Gaza and the Question of Culpability

Hamas did not force Palestinians to march to the fence. Gaza’s desperate situation did.

Noah Kulwin
May 16, 2018
Photo: Shareef Sarhan (United Nations) via Flickr

As American and Israeli leaders gathered in Jerusalem to celebrate the ribbon-cutting of the new American embassy in Israel’s self-declared capital, at least 60 Palestinians were killed and more than 2,700 wounded by Israeli forces during a mostly non-violent march of Gazans toward the Israeli-controlled fence separating Gaza from Southern Israel. The massacre occurred on the eve of the 70th anniversary of the Nakba, or the mass expulsion and flight of hundreds of thousands of Palestinians from their homes during the 1948 war that led to the creation of the State of Israel.

Israeli and American political and Jewish leaders—ranging from the Trump White House to the Union for Reform Judaism—have quickly moved to place substantial blame for Palestinian deaths on Hamas, the Islamist group which controls Gaza. They allege that Hamas, recognized as a terrorist group by both countries, is sending unarmed Palestinians to their deaths by Israeli sniper fire in order to divert attention from Hamas’ own (quite real) unpopularity. 

This attempt to assign responsibility for the actions of the Israeli military to Hamas is a distraction on two counts. The first is that even though the march was supported by Hamas, it was organized primarily by independent activists who were largely non-violent and unarmed. Although Hamas officials have claimed that many of its members were killed during the demonstration, it is beside the point: Israel chose to shoot these unarmed protesters by the dozen anyway. 

The second count is that even Israel’s own military leadership has long predicted that a day like Monday would arrive. “The economy in the Strip is on the verge of total collapse, like from zero to below zero,” a senior Israeli official told Haaretz this past January, warning of an imminent “uncontrollable blow-up.”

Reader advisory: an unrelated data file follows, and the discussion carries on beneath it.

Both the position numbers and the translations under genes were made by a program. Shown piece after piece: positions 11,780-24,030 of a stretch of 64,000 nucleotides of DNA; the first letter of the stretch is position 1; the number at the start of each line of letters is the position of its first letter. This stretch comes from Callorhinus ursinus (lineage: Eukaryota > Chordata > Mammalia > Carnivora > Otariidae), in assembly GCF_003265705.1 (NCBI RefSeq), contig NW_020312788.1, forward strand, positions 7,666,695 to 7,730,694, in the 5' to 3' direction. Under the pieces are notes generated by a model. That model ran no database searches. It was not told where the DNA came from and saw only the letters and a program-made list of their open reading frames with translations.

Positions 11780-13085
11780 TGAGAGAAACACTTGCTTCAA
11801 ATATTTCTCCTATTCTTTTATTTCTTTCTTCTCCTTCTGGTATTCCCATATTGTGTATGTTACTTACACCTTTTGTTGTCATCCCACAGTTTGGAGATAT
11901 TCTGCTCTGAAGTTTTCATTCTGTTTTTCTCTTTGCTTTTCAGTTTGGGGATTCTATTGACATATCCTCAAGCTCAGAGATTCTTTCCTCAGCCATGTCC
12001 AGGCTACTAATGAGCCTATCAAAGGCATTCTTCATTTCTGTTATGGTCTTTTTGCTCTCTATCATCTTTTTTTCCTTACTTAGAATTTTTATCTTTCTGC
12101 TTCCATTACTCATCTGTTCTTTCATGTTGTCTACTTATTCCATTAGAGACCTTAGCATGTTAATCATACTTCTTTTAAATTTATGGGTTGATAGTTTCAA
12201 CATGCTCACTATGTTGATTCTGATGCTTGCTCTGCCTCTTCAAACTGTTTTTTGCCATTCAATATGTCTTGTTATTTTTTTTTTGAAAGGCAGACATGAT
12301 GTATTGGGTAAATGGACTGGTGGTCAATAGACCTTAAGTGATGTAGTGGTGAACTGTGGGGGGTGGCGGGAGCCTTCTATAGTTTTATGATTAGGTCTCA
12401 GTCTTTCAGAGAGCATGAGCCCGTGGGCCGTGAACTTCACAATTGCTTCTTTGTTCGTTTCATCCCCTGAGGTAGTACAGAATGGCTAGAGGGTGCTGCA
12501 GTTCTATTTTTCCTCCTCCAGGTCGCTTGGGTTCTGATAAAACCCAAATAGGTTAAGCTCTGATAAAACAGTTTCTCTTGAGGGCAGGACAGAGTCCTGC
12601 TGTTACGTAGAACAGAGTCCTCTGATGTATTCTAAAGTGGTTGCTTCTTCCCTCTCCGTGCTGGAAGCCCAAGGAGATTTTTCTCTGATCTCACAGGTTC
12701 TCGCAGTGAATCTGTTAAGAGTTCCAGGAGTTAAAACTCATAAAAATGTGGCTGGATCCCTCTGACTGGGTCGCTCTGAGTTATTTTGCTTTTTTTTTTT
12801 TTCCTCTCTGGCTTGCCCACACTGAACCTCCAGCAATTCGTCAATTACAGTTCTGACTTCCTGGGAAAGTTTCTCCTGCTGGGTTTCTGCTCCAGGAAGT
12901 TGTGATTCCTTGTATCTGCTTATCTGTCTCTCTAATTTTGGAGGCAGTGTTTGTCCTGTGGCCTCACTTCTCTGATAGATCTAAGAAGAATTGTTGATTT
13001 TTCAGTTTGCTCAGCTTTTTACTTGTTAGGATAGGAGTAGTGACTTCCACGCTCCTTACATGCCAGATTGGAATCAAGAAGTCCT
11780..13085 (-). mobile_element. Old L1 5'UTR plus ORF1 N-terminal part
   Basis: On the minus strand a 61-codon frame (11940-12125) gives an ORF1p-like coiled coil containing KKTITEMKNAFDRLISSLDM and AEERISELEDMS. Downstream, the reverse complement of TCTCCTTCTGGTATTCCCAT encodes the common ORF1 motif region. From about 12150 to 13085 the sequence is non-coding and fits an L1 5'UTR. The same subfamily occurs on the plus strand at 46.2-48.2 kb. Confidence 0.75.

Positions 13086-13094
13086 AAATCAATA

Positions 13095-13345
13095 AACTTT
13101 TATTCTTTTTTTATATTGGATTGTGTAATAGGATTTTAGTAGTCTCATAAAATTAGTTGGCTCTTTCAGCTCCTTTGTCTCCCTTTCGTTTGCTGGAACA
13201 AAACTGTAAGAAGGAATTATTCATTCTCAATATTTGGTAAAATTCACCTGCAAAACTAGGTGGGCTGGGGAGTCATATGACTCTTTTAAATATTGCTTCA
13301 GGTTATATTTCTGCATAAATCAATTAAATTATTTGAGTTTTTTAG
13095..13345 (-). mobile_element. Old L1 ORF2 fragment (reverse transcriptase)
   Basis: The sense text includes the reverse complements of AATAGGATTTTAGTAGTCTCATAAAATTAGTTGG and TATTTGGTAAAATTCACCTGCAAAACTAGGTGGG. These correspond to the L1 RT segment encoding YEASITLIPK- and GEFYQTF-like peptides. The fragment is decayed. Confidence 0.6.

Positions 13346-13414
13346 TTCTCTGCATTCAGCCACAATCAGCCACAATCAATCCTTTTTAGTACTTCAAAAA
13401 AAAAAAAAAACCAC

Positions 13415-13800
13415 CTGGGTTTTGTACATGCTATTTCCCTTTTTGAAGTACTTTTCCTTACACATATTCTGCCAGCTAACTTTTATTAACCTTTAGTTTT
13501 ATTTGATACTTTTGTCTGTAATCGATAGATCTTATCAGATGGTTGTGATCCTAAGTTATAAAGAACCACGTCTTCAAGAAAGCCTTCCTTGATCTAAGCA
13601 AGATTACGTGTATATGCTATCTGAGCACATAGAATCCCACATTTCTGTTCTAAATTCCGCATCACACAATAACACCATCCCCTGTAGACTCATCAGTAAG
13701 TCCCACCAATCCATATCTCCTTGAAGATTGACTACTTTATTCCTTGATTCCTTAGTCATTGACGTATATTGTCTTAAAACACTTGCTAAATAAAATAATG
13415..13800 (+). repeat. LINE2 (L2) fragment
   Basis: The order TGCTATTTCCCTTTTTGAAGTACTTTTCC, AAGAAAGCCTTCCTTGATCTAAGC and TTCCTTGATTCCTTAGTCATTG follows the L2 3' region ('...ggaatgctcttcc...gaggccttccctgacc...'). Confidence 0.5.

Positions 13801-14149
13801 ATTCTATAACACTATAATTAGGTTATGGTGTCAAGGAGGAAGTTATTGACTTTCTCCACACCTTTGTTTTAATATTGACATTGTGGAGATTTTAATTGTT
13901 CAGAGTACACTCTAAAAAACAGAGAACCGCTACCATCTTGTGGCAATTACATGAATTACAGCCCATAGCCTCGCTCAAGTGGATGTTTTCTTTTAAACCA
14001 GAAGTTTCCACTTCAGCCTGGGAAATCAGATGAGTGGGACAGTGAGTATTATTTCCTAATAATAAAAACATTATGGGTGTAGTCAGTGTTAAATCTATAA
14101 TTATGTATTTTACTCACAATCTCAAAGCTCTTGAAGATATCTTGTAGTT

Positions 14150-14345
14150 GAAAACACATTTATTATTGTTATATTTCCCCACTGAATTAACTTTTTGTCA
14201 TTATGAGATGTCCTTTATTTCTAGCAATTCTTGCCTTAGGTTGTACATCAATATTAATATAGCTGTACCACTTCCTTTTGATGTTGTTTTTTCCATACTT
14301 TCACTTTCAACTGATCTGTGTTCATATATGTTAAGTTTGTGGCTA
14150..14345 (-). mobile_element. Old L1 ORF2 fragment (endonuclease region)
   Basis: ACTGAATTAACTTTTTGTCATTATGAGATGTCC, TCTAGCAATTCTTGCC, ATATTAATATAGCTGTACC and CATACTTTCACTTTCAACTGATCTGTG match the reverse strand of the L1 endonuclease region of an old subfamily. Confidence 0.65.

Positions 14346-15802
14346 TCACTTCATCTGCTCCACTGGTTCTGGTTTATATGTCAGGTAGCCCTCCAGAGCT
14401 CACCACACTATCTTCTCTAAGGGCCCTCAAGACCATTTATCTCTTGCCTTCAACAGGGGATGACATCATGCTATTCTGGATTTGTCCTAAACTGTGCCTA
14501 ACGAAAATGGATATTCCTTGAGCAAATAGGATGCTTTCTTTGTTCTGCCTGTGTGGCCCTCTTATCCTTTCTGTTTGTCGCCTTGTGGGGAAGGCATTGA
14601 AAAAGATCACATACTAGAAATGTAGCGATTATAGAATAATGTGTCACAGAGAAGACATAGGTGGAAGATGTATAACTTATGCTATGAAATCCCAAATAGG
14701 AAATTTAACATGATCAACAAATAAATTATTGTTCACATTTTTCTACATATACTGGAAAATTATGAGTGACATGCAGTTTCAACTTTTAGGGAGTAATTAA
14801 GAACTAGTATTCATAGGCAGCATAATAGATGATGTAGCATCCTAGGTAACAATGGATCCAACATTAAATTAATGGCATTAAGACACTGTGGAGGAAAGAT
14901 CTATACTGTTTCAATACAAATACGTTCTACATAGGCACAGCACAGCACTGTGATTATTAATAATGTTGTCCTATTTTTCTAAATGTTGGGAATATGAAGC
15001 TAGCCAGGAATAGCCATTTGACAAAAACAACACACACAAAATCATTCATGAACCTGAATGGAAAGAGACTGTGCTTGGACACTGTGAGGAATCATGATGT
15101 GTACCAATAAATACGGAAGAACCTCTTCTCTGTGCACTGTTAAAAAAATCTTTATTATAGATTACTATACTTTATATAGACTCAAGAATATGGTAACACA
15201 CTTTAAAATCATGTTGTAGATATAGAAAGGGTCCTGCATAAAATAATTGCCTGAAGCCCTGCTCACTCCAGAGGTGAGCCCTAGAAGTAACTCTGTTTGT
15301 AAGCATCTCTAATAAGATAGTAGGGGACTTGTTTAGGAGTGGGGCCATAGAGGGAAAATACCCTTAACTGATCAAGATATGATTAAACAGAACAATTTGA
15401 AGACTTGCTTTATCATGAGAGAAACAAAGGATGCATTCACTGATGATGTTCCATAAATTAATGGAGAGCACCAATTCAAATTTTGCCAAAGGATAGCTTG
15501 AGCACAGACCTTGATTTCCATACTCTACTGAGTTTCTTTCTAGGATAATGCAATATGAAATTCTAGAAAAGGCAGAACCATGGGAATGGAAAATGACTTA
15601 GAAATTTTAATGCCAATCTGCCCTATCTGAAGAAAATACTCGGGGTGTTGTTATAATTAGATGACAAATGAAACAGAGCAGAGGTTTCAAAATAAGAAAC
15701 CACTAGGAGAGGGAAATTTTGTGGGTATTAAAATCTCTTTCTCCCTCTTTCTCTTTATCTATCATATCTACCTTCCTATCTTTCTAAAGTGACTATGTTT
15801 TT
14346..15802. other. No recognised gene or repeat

According to figures published by the Palestinian Central Bureau of Statistics last month, 53% of Palestinians in Gaza lived in poverty in 2017. Thirty-four percent of Gaza lived in “deep poverty,” which is traditionally defined as living on an income that’s half the actual poverty level; in Gaza, that level is set at about $687 a month.

The basis for this dire situation is the ongoing Israeli and Egyptian blockade of Gaza, which began after the Islamist group Hamas took control of the area in 2007. Under the terms of the blockade, Gazan commerce and the freedom of its people’s movement have been substantially reduced; there are frequent electricity blackouts, more than 90% of the water available is undrinkable, and Gazans are largely denied entry into Israel, let alone for routine or necessary medical attention. Imports of critical construction resources like cement are severely limited, stuffing Gaza’s 1.8 million residents into an increasingly limited and decaying housing stock.